Malissa Sole was a hero of the Old Fourth Ward long before she officially named her organization "4th Ward Heroes" in May 2009. The purpose of 4thWard Heroes is two-fold: Artist advocacy by way of supporting local, up-and-coming musicians and giving back to the community and various nonprofits.
Her "day job" is at record label Slush Fund Recordings, so Sole is always immersed in the music industry, but she was previously a caseworker for runaway and homeless youth in New York and has also worked with the American Red Cross.
"You could say that I've blended the two careers a little with 4th Ward Heroes," she said.
Sole books and promotes shows in the East Atlanta Village, Old 4th Ward and Little Five Points neighborhoods. Behind-the-scenes, she helps bands (pro bono) with essentials like graphic design, recording, publicity and more through her arsenal of volunteer "heroes" with the same charitable spirit. One day, she could be helping a band get into a venue that they haven't been able to book, and the next, pulling together the resources and talent to get a band's music video shot with no budget.
"When I moved to Atlanta, I got to know a lot of people and I'd get requests like 'Can you get press photos for us?' or 'Can you help us book a show?' I started to think: I really can help them. Maybe I can call the venue to book them a show, or I'll just ask a friend who's a camera guy to help shoot a video."
Earlier this year, Star Bar let Sole take over one Thursday night a month, meaning she'd book and promote the show at the venue. Because of her intrinsic nature to give back, she took the opportunity to turn these nights into fundraisers (through a suggested donation at the door and raffles throughout the night), raising more than $5,000 for nonprofits such as the International Rescue Committee for Haïti, the Atlanta Community Food Bank and the Marcus Institute.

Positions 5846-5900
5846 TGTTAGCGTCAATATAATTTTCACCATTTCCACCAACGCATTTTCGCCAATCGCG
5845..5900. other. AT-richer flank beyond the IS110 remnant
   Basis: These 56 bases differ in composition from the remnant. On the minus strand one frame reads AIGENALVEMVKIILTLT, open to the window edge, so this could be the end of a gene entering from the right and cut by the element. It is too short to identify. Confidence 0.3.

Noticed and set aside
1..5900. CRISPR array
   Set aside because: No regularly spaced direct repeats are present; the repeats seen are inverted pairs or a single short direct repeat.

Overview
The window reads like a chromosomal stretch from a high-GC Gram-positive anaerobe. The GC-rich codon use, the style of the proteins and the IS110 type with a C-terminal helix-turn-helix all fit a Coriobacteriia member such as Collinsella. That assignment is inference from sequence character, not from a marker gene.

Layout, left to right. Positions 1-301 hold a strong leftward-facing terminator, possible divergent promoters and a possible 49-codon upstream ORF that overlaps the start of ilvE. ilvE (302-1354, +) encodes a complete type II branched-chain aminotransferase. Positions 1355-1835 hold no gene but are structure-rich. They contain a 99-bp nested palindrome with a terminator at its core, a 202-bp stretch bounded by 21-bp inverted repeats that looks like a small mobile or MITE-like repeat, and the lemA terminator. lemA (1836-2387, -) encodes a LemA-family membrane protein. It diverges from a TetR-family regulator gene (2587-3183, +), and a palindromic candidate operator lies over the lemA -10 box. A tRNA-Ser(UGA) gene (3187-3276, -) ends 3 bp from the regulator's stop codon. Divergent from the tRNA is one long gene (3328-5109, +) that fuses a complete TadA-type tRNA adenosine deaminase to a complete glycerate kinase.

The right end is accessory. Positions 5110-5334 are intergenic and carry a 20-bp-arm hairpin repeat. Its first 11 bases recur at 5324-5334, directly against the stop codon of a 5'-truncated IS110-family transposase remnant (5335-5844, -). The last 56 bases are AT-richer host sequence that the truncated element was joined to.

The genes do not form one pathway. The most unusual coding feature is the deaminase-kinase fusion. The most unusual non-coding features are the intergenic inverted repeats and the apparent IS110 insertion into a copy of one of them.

On Dec. 23, she held an "industry soiree" at Star Bar where the proceeds went to Covenant House of Georgia, an organization that provides shelter and services to homeless youth.
"I kept hearing about crime in Atlanta that seems to be coming from these teen kids," Sole said. "I wanted the event to benefit an organization that helps young people."
Sole rarely takes a cut of the profits when she does a show. "I pay the band first and 99% of the time, I don't take any money. They need the money to get out on the road and a million other things."
While Sole doesn't have all the resources to shoot videos, master recordings and many other "technical" aspects of the business, she knows people who do and brings them together for her cause.
"There's a way for everyone to use their skills to give back. Look at what your talents are and what you do really well," Sole said.
"You don't have to be an "amazing" graphic designer to start helping [a nonprofit]. I'm not an "amazing" promoter, but it's something I'm good at, and I'm good enough at it that I can give back to the community.
"If I could do more I would. It's a great feeling to step away from something and know that you helped someone."